In the early 1980s, during the military dictatorship, she spearheaded Brazil’s green movement. Later she helped Ms Rousseff’s predecessor and mentor, Luiz Inácio Lula da Silva, to found the Workers’ Party (PT). She served as a senator and, from 2003 to 2008, as Lula’s environment minister, before quitting the government, and subsequently the PT, over the ungreen polices pursued by others in the cabinet.
August 25, 2014
Brad Haynes and Silvio Cascione – Chicago Tribune, 8/22/2014
Many of Brazil’s biggest retailers, homebuilders and carmakers are cutting jobs as Latin America’s largest economy teeters on the edge of recession, a fresh blow to President Dilma Rousseff’s re-election bid.
For years, low unemployment was key to Brazil’s emergence as an economic power and important gains in the fight against poverty.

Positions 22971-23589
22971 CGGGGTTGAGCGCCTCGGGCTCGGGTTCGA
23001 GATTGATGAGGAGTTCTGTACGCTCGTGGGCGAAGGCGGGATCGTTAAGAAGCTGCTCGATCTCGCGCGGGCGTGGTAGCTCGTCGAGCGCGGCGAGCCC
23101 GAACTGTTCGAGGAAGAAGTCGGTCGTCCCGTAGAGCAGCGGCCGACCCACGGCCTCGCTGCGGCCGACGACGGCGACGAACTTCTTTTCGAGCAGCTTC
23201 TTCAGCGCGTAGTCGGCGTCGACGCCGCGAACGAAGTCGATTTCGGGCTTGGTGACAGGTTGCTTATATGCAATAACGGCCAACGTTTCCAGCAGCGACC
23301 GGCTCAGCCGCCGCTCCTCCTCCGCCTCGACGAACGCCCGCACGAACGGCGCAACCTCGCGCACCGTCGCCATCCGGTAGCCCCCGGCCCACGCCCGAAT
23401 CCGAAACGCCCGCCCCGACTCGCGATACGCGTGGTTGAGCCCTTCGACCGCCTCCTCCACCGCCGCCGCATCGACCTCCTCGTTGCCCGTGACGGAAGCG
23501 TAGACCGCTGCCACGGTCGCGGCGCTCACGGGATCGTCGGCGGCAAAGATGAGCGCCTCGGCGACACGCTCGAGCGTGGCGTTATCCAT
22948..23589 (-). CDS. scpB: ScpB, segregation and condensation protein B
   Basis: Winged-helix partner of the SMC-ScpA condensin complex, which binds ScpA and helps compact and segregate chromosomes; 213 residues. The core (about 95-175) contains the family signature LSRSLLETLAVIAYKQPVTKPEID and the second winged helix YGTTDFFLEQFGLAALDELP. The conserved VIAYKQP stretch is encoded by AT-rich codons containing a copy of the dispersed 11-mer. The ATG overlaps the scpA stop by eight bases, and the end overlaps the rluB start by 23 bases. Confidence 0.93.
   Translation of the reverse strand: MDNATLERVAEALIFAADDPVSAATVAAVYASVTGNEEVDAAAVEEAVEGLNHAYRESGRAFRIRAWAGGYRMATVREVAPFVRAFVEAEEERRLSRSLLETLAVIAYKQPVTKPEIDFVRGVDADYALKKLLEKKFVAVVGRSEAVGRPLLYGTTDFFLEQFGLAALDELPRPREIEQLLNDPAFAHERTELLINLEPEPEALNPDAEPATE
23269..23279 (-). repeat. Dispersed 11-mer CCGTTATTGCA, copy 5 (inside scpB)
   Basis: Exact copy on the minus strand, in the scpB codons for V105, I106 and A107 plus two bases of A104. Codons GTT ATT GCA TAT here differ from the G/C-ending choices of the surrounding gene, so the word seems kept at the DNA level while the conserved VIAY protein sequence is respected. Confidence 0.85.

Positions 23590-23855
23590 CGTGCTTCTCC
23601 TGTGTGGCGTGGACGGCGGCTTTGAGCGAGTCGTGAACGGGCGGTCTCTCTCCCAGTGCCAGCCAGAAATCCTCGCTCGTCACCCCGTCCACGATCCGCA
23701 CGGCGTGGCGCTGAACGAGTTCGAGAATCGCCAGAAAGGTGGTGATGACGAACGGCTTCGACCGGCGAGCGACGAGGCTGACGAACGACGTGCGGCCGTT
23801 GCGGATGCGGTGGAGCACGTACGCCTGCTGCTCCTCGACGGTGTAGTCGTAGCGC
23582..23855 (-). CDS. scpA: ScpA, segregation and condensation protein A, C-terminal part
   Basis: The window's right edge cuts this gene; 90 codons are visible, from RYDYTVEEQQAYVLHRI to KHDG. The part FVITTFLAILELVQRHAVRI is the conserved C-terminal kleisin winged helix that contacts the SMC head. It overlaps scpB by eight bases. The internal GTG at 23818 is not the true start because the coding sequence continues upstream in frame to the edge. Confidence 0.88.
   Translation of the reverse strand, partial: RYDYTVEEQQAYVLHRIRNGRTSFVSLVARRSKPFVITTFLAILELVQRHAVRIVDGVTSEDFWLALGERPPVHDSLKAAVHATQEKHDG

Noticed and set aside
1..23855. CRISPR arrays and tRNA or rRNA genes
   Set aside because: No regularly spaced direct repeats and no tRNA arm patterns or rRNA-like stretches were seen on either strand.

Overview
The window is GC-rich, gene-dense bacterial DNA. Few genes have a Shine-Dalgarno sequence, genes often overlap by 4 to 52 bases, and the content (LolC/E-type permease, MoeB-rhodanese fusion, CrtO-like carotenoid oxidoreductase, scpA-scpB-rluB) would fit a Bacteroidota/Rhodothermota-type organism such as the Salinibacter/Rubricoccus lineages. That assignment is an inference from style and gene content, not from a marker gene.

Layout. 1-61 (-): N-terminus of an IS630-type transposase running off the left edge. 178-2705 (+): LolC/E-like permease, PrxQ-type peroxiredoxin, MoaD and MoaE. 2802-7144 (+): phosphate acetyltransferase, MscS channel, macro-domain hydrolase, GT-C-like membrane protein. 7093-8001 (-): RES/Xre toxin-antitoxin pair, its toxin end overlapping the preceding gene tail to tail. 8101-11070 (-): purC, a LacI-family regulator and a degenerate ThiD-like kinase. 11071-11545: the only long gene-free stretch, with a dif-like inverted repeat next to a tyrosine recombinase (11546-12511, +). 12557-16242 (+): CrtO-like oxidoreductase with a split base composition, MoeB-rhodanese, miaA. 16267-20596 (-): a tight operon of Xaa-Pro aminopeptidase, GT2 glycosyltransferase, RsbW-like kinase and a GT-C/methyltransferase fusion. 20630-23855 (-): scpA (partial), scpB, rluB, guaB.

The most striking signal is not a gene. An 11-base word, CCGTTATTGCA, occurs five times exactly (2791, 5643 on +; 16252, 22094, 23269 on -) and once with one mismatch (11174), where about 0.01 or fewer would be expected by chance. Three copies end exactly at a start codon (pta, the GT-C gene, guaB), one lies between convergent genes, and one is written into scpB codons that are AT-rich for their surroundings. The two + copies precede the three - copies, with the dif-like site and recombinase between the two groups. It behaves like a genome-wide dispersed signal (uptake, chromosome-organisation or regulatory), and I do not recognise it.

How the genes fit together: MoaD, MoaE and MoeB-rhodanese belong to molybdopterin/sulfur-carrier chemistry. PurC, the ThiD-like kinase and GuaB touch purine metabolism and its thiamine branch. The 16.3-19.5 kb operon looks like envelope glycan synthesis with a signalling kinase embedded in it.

The unemployment rate remains near record lows of around 5 percent and the leftist Rousseff regularly touts it as a success of the ruling Workers’ Party over the last 12 years.
August 25, 2014
Charles Newbery, James Young and Daniel Horch – MNI News, 8/25/2014
Brazil’s presidential race enters the stretch this week, six weeks before the October 5 vote, with a new poll and the first presidential debate, both Tuesday.
This poll will be the first since Marina Silva became the PSB party’s official candidate after the death of its original standard-bearer, Eduardo Campos, in a plane crash August 13. A poll last week showed her in second place in the first round of voting, ahead of market favorite Aecio Neves, then defeating President Dilma Rousseff in a runoff round October 26.
But the poll’s margins were slim, and Silva may have been benefitting from sympathy over Campos’ death. She also has not yet faced any attacks from the other candidates, and recently discord in her party, which she joined only a few months ago, has emerged.